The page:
Yet another alert reader just sent me a link to this extremely
humorous blog. It's not recent, but it's silly enough that it's worth pointing
out even now. I'm not one hundred percent sure that this isn't a parody. Looking at
the blog as a whole, I think it's serious. Pathetic, but serious.
According to scientists, The French / Eurotrash "metric" system is in a state of crisis today, as scientists discovered that the weight of the "kilogram" is flip-flopping faster than John McCain at an episcopalian rally.
The Kilo - a unit with an identity crisis: This is one of the approximately 30 standard kilograms stored in a French castle. The polished metallic pellet a the center of this contraption is made of an alloy of precious metals, provided at government expense. Only in Europe would government subsidize such folly!
Since Europe converted to the metric system a few years back, this could have a grave impact on that continent's faltering economy. Imagine a situation where customers wishing to buy some meat, or fill their car with gas literally have no idea how much their goods will cost, simply because nobody knows the exact definition of a weight.
Jesus, the humble carpenter no doubt used a ruler to measure his wood every day, however the Bible clearly states that he had no need of the metric system.
How much simpler life would be if we only adopted the standard units of weights and measures mentioned in the King James Bible? Biblical measures are authorized by God, and like God are not tied down to fickle matter. This is yet another example of how Science only really makes sense when it is rooted in the Bible.
As you can see, the post is a fundie rant about the evils of the metric system. That is
something that has always struck me as strange. Even for biblical literalists,
I've never understood quite why units of measurement are such a big issue. It's not
like even the most literal reading of the bible provides any precise definition of
measurement units - it mentions units at various places, but doesn't
define them. And it's a strangely blind and inconsistent
kind of demand for consistency. After all, they don't complain about the fact
that the US uses dollars as a unit of wealth instead of shekels. They don't
complain about how we use feet and miles for length, rather than cubits and leagues.
It's just the metric system that's a problem.
There's just so much foolishness per word in this that it's hard to know where to start.
How about "only in Europe would government subsidize such folly"? Every heard of
NIST? That is, the national institute of standards and technology? The guys whose
purpose is standardization of units, measurement, procedures, formats, etc? The guys
who maintain this official
list of standards for measurement? The guys who last year had a budget of nearly one billion
dollars? Somehow the cost of a 1 kilogram metallic cylinder hardly seems like such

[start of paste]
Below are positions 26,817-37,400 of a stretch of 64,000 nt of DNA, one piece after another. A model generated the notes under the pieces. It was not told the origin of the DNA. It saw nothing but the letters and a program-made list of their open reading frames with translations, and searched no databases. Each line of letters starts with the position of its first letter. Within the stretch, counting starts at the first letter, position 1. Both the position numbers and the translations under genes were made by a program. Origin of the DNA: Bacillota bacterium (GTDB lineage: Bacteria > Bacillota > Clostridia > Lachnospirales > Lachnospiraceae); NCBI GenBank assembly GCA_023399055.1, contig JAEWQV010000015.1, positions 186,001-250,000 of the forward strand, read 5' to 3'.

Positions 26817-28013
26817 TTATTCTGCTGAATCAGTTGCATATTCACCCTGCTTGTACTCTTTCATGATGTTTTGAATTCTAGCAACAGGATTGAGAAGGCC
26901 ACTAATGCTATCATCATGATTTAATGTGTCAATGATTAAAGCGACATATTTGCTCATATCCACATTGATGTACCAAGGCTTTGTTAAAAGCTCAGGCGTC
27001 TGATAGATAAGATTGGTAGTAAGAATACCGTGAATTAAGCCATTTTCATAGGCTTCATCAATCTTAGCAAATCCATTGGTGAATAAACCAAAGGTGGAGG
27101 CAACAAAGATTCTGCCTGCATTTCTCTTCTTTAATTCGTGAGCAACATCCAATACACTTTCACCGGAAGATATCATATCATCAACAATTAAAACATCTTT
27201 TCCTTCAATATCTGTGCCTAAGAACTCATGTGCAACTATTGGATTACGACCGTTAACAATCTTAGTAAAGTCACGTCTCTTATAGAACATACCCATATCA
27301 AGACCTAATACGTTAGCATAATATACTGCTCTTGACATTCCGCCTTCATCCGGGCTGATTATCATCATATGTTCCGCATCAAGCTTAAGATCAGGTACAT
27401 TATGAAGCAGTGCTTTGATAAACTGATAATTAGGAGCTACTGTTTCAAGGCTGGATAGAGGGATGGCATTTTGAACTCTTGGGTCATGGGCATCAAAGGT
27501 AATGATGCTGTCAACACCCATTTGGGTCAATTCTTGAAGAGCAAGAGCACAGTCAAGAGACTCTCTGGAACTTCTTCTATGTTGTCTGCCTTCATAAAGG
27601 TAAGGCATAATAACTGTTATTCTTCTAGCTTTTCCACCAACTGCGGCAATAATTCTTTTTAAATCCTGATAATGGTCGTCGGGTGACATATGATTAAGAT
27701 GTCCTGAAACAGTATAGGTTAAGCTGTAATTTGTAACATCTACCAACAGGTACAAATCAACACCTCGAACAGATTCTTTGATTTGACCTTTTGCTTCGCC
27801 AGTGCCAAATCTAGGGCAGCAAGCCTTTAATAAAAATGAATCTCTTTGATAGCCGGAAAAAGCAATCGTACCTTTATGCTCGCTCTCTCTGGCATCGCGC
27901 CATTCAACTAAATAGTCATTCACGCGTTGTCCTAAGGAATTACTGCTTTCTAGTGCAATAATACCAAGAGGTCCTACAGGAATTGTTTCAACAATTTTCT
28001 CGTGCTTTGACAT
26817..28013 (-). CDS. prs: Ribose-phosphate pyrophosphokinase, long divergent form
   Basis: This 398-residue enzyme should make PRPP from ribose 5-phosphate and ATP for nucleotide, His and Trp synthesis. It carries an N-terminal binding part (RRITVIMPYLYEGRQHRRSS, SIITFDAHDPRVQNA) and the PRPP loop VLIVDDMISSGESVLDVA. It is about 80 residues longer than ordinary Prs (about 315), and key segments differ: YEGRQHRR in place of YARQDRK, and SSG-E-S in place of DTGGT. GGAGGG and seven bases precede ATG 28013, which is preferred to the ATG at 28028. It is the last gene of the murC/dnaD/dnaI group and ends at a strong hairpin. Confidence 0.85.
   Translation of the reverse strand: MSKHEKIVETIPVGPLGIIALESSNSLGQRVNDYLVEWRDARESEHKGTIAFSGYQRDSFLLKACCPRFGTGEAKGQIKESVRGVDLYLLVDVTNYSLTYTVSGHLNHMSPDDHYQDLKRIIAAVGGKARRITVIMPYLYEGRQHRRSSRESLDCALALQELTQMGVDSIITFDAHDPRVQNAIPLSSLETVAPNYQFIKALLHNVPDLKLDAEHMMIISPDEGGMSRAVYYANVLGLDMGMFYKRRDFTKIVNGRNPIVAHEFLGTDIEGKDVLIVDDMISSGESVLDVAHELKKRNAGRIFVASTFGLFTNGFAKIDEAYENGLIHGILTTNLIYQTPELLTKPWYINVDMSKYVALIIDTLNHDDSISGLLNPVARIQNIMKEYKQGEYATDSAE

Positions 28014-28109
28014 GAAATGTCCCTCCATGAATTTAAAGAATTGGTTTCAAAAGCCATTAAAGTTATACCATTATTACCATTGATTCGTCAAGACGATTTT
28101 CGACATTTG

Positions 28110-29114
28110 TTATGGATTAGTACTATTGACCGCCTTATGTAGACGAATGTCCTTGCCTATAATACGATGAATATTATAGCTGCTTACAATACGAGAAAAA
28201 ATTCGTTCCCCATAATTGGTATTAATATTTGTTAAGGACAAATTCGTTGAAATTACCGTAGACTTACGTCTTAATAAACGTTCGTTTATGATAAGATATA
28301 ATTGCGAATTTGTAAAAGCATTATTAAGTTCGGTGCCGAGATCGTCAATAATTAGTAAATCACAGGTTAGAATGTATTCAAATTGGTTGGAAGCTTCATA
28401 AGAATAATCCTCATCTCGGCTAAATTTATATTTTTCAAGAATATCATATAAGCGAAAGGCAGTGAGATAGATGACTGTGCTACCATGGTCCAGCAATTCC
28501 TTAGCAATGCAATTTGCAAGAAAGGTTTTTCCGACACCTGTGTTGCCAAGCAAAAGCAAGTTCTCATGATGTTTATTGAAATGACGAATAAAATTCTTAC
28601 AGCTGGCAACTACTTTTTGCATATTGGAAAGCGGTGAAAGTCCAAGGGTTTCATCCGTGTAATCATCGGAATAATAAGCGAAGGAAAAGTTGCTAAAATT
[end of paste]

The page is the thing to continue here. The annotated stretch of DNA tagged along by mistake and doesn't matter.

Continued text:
a great folly in comparison to a billion dollars a year. And it certainly hardly fits under the "only in Europe" category - there's probably not a government anywhere on earth that doesn't have a standards authority like NIST. Certainly a quick web-search turns up authorities that standardize units of measure in the US, Canada, Brazil, Argentina, China, Japan, Nigeria, Egypt, Israel, Turkey, and Russia - among others.
Getting back to the main subject though, what's the real problem that our buddy Tristan is mocking? Here is a link to a pop-sci article about it from the USA Today. When the metric system
was standardized, they produced a collection of incredibly carefully tooled metal cylinders. The careful tooling made the cylinders as identical as it was possible to make any set of objects. The mass of the master copy of these cylinders was the precise, official definition of the "kilogram" unit. In recent measurements, they've found that the mass of the master kilogram has varied by approximately 50 micrograms relative to the average of the masses of the copies. In fact, it appears that all of
the cylinders are drifting apart very slightly. Over the course of 120 years,
that means that the mass of the standard kilogram cylinder has apparently changed by
5×10-6 grams. The cause of this discrepancy is unknown.
The standard weight measure of the metric system has, therefore, potentially
changed by 5×10-7 percent - or one half of one one-hundred millionth of a percent.
Wow, I'm quaking in my boots about how on earth I'm going to know how much
meat I'm getting when I buy a half-kilo of steak!
I'm making light of it, but it is a cause for concern. When you multiply that
discrepancy by the billions of tons of things that are measured in trade between
different countries, it does add up. For example, doing a back-of-the-envelope
calculation, over the course of a year, it could add up to a discrepancy of several
hundred kilograms of oil in American imports. Oh wait... That's really not a cause of
concern. It's in fact far below our ability to notice - the precision of how we
measure oil has a larger margin of error of several kilograms per tanker;
we wouldn't notice that much discrepancy in oil imports per day.
Of course, we'd naturally be much better off if we use biblical units. After all,
the standard cubit had a lot more precision than the meter. After all, a biblical cubit is
defined as "the length of Noah's forearm", which is clearly much more
precise and less subject to dispute that the definition of a meter.